The recurrent outbreak of deadly infectious diseases worldwide heightens the urgency to develop new and improved vaccines to combat their spread. Unfortunately, many of the current vaccines, or those in development, induce suboptimal immune responses and require large antigen doses, multiple immunizations, or periodic boosting to provide long-term protection. It is known that adjuvant combinations can increase the efficacy and safety of vaccines, promote dose sparing, and, possibly, contribute to more rapid and durable immune protection against pathogens?in particular those that target multiple receptors and pathways. Studies to date, however, have focused on individual adjuvants; needed now is a deeper understanding of the mechanisms by which combination adjuvants produce their effects. At this time, aluminum-containing adjuvants (alum) are the most popular because of their strong and long-lasting immunostimulatory effects and long-standing safety record; they are also low-cost. But these adjuvants promote primarily Th2-biased humoral immune responses, not the strong Th1 and/or CD8+ cell-mediated immune responses needed for vaccines targeting intracellular pathogens. To meet this need, we propose to test a new adjuvant combination?a novel protein adjuvant (ASP-1) and the traditional adjuvant alum?and study the mechanisms by which it induces its effects when formulated with the receptor-binding domain (RBD) in the spike (S) protein of Middle East respiratory syndrome (MERS) coronavirus (MERS-CoV), a viral pathogen with a high mortality rate and high pandemic potential. The ASP-1 adjuvant, a naturally occurring secreted protein of Onchocerca volvulus shown to have intrinsic immunostimulatory properties on innate cells, can promote a balanced antibody response and Th1-biased cellular responses to several soluble vaccine candidate antigens, as well as commercial inactivated viral vaccines. It also promotes dose sparing when combined with a commercial trivalent influenza vaccine, and confers protection in young and aged adult mice after one immunization against homologous or heterologous influenza virus challenge. As important, antibodies produced to it during vaccinations do not limit its utility or adjuvanticity n any setting tested. We will study the effect of the physical association between ASP- 1 and alum on their adjuvanticity (adsorption to alum is possibly essential here) by comparing the immunogenicity in vivo when formulated with MERS-RBD. Upon identification of the most effective ASP- 1/alum/RBD formulation, we will determine the mechanism of action of this novel adjuvant combination, both in vitro and in vivo, to determine the precise interactions among the various innate and adaptive cell types, chemokines, and cytokines that they stimulate in the injection site and in the draining lymph nodes responsible for potentiating the enhanced immunogenicity elicited by the ASP-1 and alum-adjuvanted MERS-RBD vaccine. Looking forward, we hope to develop a highly effective adjuvant combination safe for use in humans, one that will boost distinctive immune responses against various pathogens with a minimal amount of the vaccine immunogen.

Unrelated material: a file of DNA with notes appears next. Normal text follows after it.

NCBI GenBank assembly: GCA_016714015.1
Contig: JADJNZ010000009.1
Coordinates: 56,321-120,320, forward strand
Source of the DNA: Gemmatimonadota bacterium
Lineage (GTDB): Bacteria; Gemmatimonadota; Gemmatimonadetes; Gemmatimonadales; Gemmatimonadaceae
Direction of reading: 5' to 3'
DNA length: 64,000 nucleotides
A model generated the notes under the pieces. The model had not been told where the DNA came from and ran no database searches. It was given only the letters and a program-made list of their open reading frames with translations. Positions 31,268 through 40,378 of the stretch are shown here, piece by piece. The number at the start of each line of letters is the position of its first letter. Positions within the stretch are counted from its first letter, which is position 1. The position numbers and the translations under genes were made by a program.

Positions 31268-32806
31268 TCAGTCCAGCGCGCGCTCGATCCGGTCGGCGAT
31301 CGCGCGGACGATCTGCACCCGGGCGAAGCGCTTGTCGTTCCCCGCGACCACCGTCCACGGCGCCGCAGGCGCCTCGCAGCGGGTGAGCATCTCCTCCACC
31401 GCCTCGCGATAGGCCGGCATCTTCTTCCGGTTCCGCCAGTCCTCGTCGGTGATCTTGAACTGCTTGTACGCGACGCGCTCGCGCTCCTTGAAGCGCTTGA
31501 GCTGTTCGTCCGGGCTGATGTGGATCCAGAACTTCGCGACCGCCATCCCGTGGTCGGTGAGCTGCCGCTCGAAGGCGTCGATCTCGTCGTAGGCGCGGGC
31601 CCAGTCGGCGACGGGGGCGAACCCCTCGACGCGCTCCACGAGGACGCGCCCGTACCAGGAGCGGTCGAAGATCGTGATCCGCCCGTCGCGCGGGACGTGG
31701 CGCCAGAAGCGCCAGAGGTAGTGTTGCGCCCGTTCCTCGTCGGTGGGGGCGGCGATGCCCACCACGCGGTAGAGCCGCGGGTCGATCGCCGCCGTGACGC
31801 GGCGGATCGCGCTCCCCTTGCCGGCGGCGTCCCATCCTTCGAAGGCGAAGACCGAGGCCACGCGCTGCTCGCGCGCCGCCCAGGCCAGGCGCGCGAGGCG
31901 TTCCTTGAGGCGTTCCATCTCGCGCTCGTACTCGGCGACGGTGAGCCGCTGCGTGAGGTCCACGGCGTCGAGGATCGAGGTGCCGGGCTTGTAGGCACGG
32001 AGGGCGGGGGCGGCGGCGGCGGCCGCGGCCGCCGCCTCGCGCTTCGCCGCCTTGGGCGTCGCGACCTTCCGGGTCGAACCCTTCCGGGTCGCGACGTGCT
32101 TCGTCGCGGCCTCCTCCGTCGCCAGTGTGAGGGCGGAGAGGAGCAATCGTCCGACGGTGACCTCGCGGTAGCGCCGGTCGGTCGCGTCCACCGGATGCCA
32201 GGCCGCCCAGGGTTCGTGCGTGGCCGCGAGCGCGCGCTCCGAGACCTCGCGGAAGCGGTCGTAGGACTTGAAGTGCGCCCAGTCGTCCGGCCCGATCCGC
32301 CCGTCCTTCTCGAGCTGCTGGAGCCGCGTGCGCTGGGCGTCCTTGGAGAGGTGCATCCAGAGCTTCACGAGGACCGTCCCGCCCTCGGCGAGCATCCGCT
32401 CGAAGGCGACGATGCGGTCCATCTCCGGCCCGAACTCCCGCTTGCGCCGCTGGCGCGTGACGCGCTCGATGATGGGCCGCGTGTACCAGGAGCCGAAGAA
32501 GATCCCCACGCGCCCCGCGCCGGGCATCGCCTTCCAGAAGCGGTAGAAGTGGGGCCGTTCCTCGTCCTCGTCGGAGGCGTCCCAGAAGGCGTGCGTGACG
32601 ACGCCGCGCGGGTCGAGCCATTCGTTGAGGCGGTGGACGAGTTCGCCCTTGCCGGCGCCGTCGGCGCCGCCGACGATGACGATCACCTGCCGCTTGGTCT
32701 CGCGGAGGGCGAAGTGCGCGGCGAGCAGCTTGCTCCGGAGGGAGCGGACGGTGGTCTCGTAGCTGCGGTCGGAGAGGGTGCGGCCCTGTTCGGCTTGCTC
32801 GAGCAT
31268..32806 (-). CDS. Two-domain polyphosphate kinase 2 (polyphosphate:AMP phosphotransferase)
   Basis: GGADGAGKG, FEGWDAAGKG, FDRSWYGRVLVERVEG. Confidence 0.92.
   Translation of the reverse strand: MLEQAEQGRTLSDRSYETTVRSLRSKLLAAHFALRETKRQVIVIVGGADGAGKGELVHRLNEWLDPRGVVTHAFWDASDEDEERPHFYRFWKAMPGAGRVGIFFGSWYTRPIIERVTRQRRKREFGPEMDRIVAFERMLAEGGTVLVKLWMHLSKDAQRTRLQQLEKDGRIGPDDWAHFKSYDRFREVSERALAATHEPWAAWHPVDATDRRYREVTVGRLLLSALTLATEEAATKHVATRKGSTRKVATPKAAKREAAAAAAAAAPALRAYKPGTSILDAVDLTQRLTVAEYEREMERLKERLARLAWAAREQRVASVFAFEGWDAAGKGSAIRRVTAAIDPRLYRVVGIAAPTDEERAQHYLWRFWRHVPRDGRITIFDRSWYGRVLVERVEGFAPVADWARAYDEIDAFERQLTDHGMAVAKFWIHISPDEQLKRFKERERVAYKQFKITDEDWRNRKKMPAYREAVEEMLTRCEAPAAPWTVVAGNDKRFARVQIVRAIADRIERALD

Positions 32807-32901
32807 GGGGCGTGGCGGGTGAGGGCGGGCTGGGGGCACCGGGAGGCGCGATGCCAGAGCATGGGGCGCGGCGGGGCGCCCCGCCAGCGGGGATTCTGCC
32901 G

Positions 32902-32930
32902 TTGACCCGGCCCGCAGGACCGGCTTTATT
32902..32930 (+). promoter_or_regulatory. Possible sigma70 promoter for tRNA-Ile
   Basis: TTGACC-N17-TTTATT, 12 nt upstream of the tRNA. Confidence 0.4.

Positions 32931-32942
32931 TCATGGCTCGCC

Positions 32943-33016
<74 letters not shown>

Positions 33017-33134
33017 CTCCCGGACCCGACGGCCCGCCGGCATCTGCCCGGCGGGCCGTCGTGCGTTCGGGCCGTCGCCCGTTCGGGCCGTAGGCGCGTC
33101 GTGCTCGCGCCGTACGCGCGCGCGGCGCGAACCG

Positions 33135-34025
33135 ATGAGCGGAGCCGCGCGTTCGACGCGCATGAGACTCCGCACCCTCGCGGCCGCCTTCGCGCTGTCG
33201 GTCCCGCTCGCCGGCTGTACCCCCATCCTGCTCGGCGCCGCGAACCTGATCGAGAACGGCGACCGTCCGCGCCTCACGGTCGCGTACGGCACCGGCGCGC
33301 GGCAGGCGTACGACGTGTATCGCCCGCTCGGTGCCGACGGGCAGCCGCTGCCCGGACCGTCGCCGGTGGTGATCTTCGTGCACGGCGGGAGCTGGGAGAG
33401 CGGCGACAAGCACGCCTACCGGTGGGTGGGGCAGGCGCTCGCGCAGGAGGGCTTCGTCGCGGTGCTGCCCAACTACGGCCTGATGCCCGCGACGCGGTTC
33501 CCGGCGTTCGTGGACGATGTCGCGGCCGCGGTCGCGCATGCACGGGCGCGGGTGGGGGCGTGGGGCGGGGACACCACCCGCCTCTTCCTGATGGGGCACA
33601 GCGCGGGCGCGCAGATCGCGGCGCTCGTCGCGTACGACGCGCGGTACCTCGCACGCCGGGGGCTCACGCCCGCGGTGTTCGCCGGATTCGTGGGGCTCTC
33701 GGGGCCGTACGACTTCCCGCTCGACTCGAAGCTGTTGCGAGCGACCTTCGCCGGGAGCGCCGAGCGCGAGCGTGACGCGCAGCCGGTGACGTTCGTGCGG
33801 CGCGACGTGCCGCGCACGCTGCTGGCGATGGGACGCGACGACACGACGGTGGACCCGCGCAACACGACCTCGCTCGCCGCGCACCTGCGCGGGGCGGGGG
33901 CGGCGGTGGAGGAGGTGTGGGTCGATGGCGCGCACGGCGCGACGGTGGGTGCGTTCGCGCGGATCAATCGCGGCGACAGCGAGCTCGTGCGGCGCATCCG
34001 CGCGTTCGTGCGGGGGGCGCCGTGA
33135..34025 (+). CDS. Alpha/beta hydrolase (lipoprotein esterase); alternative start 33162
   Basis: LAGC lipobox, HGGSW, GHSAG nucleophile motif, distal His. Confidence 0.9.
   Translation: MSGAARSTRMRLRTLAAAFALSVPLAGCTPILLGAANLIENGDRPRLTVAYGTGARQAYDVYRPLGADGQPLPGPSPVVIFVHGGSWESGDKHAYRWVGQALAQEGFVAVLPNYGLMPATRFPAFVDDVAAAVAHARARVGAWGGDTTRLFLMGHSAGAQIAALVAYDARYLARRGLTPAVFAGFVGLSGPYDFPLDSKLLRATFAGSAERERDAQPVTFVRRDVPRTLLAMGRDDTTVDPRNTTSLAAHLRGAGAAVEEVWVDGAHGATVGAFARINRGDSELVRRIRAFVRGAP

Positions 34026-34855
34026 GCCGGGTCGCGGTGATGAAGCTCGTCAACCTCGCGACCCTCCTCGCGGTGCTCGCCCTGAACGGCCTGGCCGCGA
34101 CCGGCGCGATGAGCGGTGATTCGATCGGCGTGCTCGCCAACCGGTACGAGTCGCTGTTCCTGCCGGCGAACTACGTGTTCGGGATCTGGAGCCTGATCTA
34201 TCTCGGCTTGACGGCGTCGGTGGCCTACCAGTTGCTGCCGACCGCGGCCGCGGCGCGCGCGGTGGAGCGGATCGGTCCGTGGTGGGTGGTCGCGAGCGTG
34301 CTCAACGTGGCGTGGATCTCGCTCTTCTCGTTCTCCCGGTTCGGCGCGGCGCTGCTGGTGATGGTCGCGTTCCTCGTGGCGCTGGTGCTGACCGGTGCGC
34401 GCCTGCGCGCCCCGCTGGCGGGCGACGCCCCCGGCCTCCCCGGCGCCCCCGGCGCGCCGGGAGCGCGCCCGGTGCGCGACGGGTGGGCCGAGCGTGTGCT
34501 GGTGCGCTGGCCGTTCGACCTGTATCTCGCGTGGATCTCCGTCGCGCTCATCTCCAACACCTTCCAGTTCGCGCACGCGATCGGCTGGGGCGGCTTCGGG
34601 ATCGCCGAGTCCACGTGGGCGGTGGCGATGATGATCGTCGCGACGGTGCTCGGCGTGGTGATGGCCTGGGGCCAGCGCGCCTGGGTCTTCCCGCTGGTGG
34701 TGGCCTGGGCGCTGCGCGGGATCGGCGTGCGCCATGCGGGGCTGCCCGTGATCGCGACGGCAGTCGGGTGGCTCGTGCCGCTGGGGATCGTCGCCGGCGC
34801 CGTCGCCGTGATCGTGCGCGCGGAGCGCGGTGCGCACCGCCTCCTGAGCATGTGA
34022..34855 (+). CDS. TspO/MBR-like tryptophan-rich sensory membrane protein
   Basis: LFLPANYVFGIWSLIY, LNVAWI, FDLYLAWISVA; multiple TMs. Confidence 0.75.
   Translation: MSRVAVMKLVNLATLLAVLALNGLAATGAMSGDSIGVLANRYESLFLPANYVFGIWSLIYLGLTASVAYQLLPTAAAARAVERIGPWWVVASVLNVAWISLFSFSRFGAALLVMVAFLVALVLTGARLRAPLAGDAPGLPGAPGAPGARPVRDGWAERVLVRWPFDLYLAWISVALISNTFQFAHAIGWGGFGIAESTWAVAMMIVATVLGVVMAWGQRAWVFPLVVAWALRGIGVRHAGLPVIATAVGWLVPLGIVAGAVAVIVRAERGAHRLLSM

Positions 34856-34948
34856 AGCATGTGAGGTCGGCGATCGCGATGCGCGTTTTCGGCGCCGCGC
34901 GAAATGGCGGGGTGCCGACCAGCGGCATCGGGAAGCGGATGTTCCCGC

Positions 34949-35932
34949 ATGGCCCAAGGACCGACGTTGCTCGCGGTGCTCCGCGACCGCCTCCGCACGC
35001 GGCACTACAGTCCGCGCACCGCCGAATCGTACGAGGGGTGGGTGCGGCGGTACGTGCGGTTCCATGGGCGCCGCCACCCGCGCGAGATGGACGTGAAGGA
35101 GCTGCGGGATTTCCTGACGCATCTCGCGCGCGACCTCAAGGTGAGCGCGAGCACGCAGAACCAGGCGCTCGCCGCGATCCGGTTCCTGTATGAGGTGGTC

Public Health Relevance

Adjuvants are integrated into vaccines to ensure their effectiveness and support antigen sparing. Alum, currently the only adjuvant licensed in the U.S., has had limited effectiveness when used with various vaccines. Our objective is to combine alum with a novel potent protein adjuvant and study its mechanism of action, which promotes an enhanced vaccine potency when formulated with the receptor-binding domain (RBD) in the spike (S) protein of the Middle East respiratory syndrome (MERS) coronavirus (MERS-CoV), an emerging viral pathogen with high mortality rate, especially in the adult population, and high pandemic potential.

National Institute of Health (NIH)
National Institute of Allergy and Infectious Diseases (NIAID)
Research Project--Cooperative Agreements (U01)
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Special Emphasis Panel (ZAI1)
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Lapham, Cheryl K
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New York Blood Center
New York
United States
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